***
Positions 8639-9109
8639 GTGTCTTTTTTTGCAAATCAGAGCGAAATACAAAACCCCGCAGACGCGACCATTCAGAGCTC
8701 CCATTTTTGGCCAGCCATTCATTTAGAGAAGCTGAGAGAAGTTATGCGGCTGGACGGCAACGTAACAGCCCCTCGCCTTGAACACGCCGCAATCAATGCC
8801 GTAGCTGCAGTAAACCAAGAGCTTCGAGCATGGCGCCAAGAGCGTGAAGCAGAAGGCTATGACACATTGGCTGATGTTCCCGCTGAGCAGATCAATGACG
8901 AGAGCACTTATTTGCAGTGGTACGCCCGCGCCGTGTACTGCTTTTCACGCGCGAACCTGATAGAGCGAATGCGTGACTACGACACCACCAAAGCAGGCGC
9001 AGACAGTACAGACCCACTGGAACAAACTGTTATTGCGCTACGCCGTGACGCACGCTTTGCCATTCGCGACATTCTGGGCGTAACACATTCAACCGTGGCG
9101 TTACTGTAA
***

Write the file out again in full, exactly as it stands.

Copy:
Positions 8639-9109
8639 GTGTCTTTTTTTGCAAATCAGAGCGAAATACAAAACCCCGCAGACGCGACCATTCAGAGCTC
8701 CCATTTTTGGCCAGCCATTCATTTAGAGAAGCTGAGAGAAGTTATGCGGCTGGACGGCAACGTAACAGCCCCTCGCCTTGAACACGCCGCAATCAATGCC
8801 GTAGCTGCAGTAAACCAAGAGCTTCGAGCATGGCGCCAAGAGCGTGAAGCAGAAGGCTATGACACATTGGCTGATGTTCCCGCTGAGCAGATCAATGACG
8901 AGAGCACTTATTTGCAGTGGTACGCCCGCGCCGTGTACTGCTTTTCACGCGCGAACCTGATAGAGCGAATGCGTGACTACGACACCACCAAAGCAGGCGC
9001 AGACAGTACAGACCCACTGGAACAAACTGTTATTGCGCTACGCCGTGACGCACGCTTTGCCATTCGCGACATTCTGGGCGTAACACATTCAACCGTGGCG
9101 TTACTGTAA